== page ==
LA GRANDE — Time is a bandit, a thief two Union County history buffs recently stopped dead in its tracks.
Dale Counsell and Ronnie Allen have worked together to restore a wagon that was in danger of being lost to age. The wooden ride closely resembles those the Oregon Trail pioneers used in the 1800s. The wagon was delivered to an Oregon Trail interpretive site on Hot Lake Lane on Monday, Feb. 8.
Willie and John Myers of Fossil donated the wagon, which was remarkably fragile when Counsell and Allen received it.
“Its wood was rotten, it was almost like powder,” Allen said.
This was before Counsell went to work, replacing its wood with 120-year-old barn wood in his shop near Hot Lake Lane. The process took about 145 hours during a span of 46 days.
Allen, who provided Counsell, a rancher, with the materials, was struck by the quality of the work he did.
“He is a genius. I could not have done it,” Allen said, praising Counsell’s welding, woodworking and metal fabrication skills.
Allen noted Counsell restored the wagon to a likeness of those used by pioneers without a blueprint or a guidebook.
“All he had were photographs,” said Allen, the creator of the Oregon Trail interpretive site, which is about 2 miles west of Hot Lake.
The wagon’s features include a number of attachments such as a wood water barrel and a wooden toolbox with a leather strap. The toolbox is empty, but Allen said Oregon Trail travelers filled theirs with axes and knives.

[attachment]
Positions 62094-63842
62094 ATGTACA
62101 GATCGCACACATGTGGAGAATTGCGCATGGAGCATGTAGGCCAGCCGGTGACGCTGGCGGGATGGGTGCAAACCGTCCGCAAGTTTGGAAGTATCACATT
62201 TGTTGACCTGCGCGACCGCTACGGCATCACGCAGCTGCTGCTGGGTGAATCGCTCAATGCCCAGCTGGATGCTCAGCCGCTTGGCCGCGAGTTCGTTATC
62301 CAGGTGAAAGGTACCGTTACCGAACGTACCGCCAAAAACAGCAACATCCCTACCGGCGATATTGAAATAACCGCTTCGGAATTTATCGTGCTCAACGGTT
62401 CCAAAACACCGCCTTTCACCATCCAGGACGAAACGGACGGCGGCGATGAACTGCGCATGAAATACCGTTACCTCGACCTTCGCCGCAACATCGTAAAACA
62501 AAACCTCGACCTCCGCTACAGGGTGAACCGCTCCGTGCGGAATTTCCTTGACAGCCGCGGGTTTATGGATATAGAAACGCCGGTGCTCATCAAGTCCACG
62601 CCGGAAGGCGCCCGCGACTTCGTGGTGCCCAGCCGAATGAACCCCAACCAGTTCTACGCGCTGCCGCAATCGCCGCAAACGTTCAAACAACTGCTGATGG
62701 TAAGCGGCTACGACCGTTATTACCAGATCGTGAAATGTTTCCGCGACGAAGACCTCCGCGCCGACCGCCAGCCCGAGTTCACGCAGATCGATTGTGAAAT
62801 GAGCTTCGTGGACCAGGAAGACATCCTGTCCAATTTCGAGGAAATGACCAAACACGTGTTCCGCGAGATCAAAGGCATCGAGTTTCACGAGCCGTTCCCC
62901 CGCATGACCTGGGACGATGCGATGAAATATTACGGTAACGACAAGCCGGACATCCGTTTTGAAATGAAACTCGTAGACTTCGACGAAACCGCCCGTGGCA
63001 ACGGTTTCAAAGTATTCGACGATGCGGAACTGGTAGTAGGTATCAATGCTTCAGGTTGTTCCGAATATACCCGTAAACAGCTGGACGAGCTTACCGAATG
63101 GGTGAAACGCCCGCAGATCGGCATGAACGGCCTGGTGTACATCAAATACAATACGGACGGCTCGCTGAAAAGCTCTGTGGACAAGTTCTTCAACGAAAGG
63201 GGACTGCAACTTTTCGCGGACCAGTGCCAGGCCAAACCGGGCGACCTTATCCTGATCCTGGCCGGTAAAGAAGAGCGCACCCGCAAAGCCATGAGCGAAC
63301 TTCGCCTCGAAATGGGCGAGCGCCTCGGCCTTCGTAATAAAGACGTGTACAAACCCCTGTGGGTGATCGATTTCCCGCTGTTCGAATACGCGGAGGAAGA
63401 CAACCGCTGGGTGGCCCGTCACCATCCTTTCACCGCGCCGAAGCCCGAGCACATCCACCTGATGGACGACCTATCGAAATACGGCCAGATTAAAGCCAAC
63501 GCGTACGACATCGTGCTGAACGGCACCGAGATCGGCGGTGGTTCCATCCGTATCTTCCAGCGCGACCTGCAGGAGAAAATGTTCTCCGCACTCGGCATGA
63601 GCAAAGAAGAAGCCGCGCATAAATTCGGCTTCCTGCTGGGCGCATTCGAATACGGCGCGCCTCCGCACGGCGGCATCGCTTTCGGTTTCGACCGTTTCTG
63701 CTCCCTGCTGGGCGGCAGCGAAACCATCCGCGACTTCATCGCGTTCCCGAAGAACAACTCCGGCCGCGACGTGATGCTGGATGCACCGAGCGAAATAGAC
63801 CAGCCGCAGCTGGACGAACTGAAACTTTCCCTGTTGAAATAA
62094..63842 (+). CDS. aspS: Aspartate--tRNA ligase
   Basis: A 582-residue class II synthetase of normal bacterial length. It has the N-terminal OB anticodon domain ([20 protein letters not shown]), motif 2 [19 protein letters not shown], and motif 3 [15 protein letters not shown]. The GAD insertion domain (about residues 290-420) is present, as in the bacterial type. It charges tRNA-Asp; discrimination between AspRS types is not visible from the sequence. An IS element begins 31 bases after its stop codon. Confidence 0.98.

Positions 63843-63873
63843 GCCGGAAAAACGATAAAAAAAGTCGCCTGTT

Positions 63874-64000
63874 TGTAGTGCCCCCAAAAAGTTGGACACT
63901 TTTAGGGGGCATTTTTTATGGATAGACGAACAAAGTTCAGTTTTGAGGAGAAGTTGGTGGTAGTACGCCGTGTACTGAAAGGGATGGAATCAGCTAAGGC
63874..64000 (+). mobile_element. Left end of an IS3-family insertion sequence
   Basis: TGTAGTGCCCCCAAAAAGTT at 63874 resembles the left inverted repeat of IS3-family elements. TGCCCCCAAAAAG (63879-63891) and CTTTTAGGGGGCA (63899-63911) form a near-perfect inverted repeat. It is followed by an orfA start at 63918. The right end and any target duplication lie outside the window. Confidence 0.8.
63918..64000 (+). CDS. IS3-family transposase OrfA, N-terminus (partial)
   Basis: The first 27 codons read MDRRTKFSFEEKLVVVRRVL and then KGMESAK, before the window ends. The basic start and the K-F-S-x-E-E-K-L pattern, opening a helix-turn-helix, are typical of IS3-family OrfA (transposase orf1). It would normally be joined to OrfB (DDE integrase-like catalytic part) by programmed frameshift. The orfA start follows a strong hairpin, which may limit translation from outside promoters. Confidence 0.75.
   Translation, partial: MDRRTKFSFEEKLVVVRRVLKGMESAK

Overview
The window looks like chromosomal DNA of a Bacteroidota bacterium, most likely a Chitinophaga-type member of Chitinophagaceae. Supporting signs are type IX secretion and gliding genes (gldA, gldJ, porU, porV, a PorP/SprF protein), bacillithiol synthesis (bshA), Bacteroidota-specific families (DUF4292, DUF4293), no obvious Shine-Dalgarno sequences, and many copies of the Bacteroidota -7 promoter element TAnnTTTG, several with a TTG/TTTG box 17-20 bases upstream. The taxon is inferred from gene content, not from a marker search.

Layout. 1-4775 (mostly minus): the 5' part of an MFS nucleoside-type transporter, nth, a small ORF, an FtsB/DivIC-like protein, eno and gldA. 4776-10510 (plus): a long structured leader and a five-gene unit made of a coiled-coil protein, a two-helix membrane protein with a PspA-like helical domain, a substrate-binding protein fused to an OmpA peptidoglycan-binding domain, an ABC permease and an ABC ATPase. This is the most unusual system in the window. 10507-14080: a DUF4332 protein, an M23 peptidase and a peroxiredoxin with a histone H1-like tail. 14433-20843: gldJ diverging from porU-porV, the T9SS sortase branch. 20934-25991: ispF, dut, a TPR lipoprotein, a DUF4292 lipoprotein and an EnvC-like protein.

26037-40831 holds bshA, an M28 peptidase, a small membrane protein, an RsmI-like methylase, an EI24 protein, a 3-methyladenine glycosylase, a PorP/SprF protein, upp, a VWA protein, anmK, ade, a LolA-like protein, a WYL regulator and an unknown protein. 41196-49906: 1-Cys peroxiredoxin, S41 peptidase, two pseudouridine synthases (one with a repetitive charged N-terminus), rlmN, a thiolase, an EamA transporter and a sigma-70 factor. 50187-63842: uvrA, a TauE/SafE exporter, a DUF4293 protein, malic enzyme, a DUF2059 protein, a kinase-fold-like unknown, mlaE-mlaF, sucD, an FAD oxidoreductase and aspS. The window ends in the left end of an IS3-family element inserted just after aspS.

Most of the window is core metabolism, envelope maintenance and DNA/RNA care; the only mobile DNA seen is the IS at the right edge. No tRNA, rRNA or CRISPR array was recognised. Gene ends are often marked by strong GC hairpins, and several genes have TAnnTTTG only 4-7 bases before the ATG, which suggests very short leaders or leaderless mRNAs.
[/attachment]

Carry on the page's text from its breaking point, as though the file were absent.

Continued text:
No actual wagons in which pioneers traveled across the Oregon Trail still exist, Allen said. He explained by the time pioneers made it to Oregon, most wagons were in terrible condition. Those that were functional were used for farm work until they were worn out. And after about five years of farm work, he said, “they were useless.”
Gail Carbiener of Central Oregon is a member of the Oregon-California Trails Association, which previously recognized the local interpretive site with a plaque. Allen provided him images of the wagon. Carbiener is among those lauding the work of Allen and Counsell.
“They have gone a long way toward helping people visually see what pioneers went through,” Carbiener said.
The interpretive site is a mile from the base of Lower Ladd Canyon Hill along Hot Lake Lane. Allen said Oregon Trail pioneers came off the hill directly to where the interpretive site is located.
The addition to the center complements a wagon already there. It was a farm wagon Counsell renovated to resemble an Oregon Trail wagon. That wagon’s features include a front seat like the ones pioneers sat in during the 1880s.
Allen said having a second wagon at the interpretive site gives it more of the look of the mid-1800s, when Oregon Trail pioneers made many overnight stops at the location. He estimates that from 1843 through the early 1860s, between one and five wagons were at the site continuously during the summer.
“We want to make it look like it did then,” Allen said.